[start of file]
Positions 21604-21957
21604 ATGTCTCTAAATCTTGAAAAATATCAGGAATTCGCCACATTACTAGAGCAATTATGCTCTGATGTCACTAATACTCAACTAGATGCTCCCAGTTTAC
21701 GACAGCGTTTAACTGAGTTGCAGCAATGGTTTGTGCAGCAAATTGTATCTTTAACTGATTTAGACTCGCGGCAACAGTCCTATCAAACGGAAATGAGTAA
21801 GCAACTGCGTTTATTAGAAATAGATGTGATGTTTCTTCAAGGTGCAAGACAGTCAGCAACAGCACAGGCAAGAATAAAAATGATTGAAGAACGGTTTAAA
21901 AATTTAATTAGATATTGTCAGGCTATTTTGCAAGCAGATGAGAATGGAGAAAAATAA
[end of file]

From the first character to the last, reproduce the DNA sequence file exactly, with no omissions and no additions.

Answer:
Positions 21604-21957
21604 ATGTCTCTAAATCTTGAAAAATATCAGGAATTCGCCACATTACTAGAGCAATTATGCTCTGATGTCACTAATACTCAACTAGATGCTCCCAGTTTAC
21701 GACAGCGTTTAACTGAGTTGCAGCAATGGTTTGTGCAGCAAATTGTATCTTTAACTGATTTAGACTCGCGGCAACAGTCCTATCAAACGGAAATGAGTAA
21801 GCAACTGCGTTTATTAGAAATAGATGTGATGTTTCTTCAAGGTGCAAGACAGTCAGCAACAGCACAGGCAAGAATAAAAATGATTGAAGAACGGTTTAAA
21901 AATTTAATTAGATATTGTCAGGCTATTTTGCAAGCAGATGAGAATGGAGAAAAATAA